Domi claims he was always in control of his emotions, but casually waves off the "street fights" he got into as a minor in bars. "I wasn’t just the strongest kid on the team, I was the mentally toughest," he says, after telling the story of the time he beat up a chicken mascot (yes, chicken mascot) after a game – en route to a visit to a cop car.
Each glimpse into vulnerability is matched with a "my brother can vouch for me, I’ve never lost an arm wrestling match," or stories of how people, both before his NHL career and during, became "jealous" of his popularity.
On the other hand, there are two moments Domi doesn’t qualify with any excuses: his elbow to Scott Niedermayer in the 2001 playoffs which he admits he was waiting for, and his sucker punch to Ulf Samuelsson. In both of these stories, Domi shows honest regret, carefully outlining his impetus for each of his actions, and shouldering the responsibility of the results.
Thankful for his high pain tolerance, Domi tells story after story about how it helps his game. In what Domi describes as a pivotal moment in his career, he writes about when he finally lures Red Wings enforcer Bob Probert into a fight, and wins. The sheer physical intensity of the scene makes it clear that Domi considers this the heart of the book, his role as a hockey player, and his career.
But in a way that reveals much about Domi, the story really isn’t about Domi. It’s clear there are many people around him that he cares deeply about, that he would do anything for -- and ultimately, it’s a story of Domi's losses. Many members of his actual and adopted "family" are gone. There are entire chapters, with great insight, dedicated to the lives of the late Quinn, Burns, Probert, and Belak.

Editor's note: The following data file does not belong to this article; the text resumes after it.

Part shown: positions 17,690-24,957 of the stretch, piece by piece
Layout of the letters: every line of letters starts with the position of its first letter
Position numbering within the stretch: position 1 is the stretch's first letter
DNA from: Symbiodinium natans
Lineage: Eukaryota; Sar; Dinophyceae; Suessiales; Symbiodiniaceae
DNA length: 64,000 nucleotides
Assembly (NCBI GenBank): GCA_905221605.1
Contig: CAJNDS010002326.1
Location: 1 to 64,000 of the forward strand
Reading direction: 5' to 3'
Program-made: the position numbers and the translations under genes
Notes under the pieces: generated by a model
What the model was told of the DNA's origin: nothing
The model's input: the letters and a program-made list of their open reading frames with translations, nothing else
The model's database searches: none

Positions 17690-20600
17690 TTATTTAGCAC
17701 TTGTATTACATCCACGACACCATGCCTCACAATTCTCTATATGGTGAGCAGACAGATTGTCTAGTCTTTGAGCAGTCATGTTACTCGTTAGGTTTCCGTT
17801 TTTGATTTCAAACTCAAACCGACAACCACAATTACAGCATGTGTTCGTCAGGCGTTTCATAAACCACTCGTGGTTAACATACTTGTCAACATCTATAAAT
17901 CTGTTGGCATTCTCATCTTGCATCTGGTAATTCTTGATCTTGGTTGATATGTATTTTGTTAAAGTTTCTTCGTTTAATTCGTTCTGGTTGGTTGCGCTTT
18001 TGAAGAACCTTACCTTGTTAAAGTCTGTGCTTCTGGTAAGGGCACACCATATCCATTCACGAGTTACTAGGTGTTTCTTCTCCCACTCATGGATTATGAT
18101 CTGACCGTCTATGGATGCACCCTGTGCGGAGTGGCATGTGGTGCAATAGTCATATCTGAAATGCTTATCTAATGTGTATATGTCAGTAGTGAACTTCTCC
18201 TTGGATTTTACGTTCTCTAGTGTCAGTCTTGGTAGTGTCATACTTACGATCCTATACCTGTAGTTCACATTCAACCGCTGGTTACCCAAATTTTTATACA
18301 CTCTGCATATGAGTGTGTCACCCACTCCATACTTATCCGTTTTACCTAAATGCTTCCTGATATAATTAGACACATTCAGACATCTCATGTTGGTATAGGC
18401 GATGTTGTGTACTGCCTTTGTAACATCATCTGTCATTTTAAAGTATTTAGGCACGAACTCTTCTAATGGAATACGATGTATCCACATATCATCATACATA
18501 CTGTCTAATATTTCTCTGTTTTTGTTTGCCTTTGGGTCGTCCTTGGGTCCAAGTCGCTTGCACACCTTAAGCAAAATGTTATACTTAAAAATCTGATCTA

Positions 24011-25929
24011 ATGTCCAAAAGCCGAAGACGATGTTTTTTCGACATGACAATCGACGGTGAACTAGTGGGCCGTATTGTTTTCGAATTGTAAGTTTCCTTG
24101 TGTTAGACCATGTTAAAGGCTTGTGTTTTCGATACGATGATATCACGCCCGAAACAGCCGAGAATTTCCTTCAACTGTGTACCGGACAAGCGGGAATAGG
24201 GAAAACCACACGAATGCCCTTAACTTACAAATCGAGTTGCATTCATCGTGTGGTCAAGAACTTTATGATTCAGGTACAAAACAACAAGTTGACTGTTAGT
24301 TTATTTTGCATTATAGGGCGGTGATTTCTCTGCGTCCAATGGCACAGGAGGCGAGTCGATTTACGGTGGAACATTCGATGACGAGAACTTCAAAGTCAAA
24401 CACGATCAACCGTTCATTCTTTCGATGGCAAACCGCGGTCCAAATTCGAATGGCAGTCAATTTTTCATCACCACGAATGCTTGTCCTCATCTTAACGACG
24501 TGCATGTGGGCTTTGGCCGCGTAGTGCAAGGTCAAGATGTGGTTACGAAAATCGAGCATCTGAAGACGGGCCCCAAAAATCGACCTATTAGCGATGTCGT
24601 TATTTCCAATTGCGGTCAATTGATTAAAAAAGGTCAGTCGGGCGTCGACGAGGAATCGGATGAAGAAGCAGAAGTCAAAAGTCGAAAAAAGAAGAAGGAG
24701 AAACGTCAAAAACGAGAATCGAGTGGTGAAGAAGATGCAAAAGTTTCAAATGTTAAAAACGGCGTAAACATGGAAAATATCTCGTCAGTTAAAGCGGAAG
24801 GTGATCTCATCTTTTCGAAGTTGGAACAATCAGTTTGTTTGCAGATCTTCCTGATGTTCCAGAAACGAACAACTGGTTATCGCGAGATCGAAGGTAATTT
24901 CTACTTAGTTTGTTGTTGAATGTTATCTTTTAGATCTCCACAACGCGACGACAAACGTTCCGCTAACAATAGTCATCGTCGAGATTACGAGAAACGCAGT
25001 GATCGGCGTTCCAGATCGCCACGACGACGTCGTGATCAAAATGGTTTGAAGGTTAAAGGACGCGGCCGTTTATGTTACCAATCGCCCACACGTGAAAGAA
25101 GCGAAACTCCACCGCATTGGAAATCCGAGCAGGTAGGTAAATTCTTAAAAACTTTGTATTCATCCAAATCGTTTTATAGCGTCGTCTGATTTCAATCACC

Quinn’s firing is carried out despite the players – Domi and Sundin included – fighting for him to stay. Quinn, unlike anyone, has the respect of every player, according to Domi. They always trust his judgment, and build a special dressing room culture as a result.
"This guy, every day that he sat next to you, he brightened up your life," Domi says of Belak, someone he cared deeply about and tried to mentor on and off the ice as a friend. Anecdotally, Domi recounts the time he visited Belak after he retired when the troubled enforcer was upset in the dressing room during a prolonged stint in the press box. Shockingly, Domi recounts that only he, trainer Scott McKay, and Bryan McCabe attended Belak’s funeral from the Leafs. What the enforcer does for a team will never be understood, he says, and Belak’s funeral is a testament that Domi is right.
The insight into people that readers know only from television doesn’t end there either. Stories of guidance from Don Cherry, Mark Messier and Lemieux highlight individuals he describes as a "father figure" after his own father passed away, a "mentor," and "selfless" respectively. He credits mythologized characters like Mike Tyson and Michael Jordan as generous, deep down. Jordan, after beating Domi in a pick-up game of pool when they’d never met, gave Tie and Max courtside seats, acknowledged Max mid-game, and brought him to the dressing room.
There is also previously untold insight into the Leafs organization, particularly Sundin. In perhaps the gentlest passage of the book, Domi describes how he and Sundin would insist on booking hotels that served Haagen-Dazs, so that they could eat an entire container together, adding chocolate sauce as they went, the night before a game. Ironically, this kind of moment is one that Tie's son Max, who suffers from diabetes, will never have.